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Has Kabul turned out to be another Saigon moment for the USA?

Has Kabul turned out to be another Saigon moment for the USA?

US Secretary of State Antony Blinken on Sunday defended US President Joe Biden’s decision to pullout of Afghanistan and dismissed critics who were comparing the developments in Kabul to the USA’s setback in Vietnam in 1975 referred to as the “Saigon moment.” 

“This is not Saigon,” said Blinken. The USA has succeeded in its mission to stop attacks on US targets.”

“It’s simply not in our interests to remain in Afghanistan,” he added.

The Taliban are poised to come to take over the reins of power in Afghanistan as their fighters have taken up positions on the outskirts of the city and the US sent helicopters to evacuate diplomats from its embassy.  Afghanistan President Ashraf Ghani has left the country as things have got too hot for him.

“We are watching President Biden’s Saigon moment unfold before us,” said Rep Mike Rodgers, member of the crucial US House Armed Services Committee, and the words are being quoted around the world.

The Republican representative backed up his tweet, asking the Biden administration “where is the plan?”

Biden has been criticised because he had set Sept. 11 — the 20th anniversary of the terror attacks — as the deadline to pull out of Afghanistan. But the Taliban has snubbed him by refusing to wait and have closed in on Kabul.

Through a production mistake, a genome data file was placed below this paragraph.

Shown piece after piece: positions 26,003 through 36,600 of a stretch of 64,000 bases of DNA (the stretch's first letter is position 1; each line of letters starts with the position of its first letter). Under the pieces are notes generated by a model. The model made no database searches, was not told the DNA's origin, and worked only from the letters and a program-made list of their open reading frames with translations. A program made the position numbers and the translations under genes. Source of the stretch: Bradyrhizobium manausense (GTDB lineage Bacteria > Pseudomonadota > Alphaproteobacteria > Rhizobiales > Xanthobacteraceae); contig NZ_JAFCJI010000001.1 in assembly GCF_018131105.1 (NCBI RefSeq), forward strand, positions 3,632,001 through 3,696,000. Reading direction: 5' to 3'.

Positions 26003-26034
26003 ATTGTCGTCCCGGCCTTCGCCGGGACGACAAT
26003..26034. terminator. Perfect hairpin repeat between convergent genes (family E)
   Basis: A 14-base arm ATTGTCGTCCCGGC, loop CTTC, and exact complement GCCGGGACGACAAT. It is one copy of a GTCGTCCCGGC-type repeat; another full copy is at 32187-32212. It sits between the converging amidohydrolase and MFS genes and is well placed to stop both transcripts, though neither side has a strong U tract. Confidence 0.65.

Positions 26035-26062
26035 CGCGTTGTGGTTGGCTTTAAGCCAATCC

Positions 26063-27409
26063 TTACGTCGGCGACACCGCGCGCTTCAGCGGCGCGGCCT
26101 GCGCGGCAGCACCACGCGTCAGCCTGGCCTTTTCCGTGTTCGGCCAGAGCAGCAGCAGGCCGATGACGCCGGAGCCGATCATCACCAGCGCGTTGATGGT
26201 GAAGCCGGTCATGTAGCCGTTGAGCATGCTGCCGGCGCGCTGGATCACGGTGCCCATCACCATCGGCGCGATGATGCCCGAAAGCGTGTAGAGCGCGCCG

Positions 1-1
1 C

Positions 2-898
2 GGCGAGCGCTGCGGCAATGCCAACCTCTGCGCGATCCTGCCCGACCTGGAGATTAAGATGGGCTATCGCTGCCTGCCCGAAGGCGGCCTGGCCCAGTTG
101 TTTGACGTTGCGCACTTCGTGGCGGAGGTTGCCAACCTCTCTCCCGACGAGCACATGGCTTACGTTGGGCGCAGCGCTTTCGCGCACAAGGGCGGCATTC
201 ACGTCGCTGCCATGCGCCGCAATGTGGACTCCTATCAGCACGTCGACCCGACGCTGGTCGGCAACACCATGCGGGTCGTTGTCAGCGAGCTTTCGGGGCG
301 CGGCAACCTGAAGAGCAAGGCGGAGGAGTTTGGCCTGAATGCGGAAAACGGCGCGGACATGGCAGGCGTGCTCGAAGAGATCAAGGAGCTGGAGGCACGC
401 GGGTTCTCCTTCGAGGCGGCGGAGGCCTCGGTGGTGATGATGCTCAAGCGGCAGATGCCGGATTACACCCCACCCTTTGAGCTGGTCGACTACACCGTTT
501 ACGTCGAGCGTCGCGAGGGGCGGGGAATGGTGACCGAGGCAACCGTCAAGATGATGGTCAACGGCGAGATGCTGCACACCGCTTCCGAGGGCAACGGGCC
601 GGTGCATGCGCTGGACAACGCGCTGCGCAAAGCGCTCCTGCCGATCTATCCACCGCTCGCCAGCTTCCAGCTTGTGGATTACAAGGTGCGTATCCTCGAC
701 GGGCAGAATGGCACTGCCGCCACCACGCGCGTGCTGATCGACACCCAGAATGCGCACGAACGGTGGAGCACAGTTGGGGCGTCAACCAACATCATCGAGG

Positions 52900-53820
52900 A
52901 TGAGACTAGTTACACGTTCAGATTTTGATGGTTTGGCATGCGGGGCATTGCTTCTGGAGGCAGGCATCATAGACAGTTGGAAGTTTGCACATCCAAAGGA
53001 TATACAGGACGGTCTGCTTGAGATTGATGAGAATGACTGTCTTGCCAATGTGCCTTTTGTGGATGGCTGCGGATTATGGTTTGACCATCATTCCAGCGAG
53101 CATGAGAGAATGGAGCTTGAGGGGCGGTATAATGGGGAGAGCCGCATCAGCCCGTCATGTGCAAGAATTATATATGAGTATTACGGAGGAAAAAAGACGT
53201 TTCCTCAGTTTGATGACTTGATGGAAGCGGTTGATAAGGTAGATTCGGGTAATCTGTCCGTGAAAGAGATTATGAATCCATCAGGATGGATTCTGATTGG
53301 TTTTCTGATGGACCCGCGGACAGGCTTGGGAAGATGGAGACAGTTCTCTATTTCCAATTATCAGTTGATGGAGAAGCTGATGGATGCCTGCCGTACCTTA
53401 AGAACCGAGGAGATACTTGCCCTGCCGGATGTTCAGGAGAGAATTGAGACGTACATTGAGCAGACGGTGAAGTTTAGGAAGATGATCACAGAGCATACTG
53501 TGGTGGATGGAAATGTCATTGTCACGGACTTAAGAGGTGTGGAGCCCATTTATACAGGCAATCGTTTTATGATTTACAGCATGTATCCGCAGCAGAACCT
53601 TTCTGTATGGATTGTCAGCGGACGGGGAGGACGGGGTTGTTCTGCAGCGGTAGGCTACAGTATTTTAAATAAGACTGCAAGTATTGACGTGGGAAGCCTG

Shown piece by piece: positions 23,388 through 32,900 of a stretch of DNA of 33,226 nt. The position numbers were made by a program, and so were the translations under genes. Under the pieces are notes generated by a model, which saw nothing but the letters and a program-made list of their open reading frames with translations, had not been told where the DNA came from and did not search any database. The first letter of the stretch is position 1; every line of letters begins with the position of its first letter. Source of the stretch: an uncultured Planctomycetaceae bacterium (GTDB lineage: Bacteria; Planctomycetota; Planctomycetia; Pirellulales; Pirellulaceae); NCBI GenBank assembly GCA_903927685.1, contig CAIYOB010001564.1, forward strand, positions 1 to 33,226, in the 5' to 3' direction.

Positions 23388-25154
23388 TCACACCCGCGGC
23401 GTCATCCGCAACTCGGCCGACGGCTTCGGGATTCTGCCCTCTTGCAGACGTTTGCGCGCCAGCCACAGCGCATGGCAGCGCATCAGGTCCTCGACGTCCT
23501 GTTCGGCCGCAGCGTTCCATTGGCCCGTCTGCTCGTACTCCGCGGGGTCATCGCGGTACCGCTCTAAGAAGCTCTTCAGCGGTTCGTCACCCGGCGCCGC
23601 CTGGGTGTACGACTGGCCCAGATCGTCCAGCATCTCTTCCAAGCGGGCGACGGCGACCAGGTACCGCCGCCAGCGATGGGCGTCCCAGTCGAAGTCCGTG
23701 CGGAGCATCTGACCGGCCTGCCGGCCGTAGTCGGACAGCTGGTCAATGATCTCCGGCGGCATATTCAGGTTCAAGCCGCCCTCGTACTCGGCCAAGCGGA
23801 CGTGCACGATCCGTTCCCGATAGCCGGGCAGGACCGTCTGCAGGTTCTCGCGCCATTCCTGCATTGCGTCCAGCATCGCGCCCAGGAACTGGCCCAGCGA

Biden’s critics say the comparison with Vietnam is quite valid. The fall of Saigon in April of 1975 exposed America’s chaotic exit. Helicopters lifted a few lucky Vietnamese off the embassy roof and the rest were left to fend for themselves.

President Biden has said the exit from Kabul would be an orderly one, but this does not appear to be the way things are working out.

Blinken said the US embassy staff at Kabul are leaving the city and moving to Kabul International airport, which is a secure zone for exiting Afghanistan.

Blinked said: “The fact of the matter is Afghan forces have been unable to defend the country.”

The US and its NATO allies have spent the last 20 years training and equipping the Afghan security forces. Top US and British generals have claimed to have created a powerful and capable Afghan army that could take on the Taliban. 

But the assessment has fallen flat with the vast chunk of the army refusing to put up a fight and even handing over their weapons to the Taliban to accelerate their blitzkrieg.